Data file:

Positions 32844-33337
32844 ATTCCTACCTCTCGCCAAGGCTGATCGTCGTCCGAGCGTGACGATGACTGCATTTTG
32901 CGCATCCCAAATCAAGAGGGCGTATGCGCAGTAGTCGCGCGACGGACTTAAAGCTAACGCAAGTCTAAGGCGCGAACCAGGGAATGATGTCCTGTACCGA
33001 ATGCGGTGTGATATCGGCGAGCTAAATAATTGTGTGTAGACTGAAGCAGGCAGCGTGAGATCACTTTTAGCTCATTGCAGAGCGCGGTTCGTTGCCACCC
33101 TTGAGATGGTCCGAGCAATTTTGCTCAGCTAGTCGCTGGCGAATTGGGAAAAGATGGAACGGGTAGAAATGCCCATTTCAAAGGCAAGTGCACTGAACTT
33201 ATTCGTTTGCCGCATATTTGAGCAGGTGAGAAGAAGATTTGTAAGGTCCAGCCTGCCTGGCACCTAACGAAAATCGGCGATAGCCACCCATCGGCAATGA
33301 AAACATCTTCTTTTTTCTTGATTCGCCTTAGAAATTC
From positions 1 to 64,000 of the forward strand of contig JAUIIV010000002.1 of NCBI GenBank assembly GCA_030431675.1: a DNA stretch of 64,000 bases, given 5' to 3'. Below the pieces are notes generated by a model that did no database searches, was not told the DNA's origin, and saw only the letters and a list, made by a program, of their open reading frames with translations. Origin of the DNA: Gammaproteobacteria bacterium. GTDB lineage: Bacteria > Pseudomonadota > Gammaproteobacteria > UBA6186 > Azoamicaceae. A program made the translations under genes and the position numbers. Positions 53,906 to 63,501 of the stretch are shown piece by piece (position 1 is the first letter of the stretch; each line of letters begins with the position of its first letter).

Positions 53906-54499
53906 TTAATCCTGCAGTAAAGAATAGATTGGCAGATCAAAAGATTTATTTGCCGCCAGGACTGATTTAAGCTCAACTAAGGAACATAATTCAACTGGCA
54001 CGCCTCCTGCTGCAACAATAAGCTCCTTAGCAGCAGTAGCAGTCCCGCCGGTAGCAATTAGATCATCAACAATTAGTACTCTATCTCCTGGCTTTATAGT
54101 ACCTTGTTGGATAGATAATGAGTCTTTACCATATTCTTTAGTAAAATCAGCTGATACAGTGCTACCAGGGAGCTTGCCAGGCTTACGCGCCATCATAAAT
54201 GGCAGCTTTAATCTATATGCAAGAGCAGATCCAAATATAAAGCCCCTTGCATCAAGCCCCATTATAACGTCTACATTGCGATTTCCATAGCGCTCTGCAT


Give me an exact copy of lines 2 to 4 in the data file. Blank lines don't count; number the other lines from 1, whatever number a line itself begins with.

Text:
32844 ATTCCTACCTCTCGCCAAGGCTGATCGTCGTCCGAGCGTGACGATGACTGCATTTTG
32901 CGCATCCCAAATCAAGAGGGCGTATGCGCAGTAGTCGCGCGACGGACTTAAAGCTAACGCAAGTCTAAGGCGCGAACCAGGGAATGATGTCCTGTACCGA
33001 ATGCGGTGTGATATCGGCGAGCTAAATAATTGTGTGTAGACTGAAGCAGGCAGCGTGAGATCACTTTTAGCTCATTGCAGAGCGCGGTTCGTTGCCACCC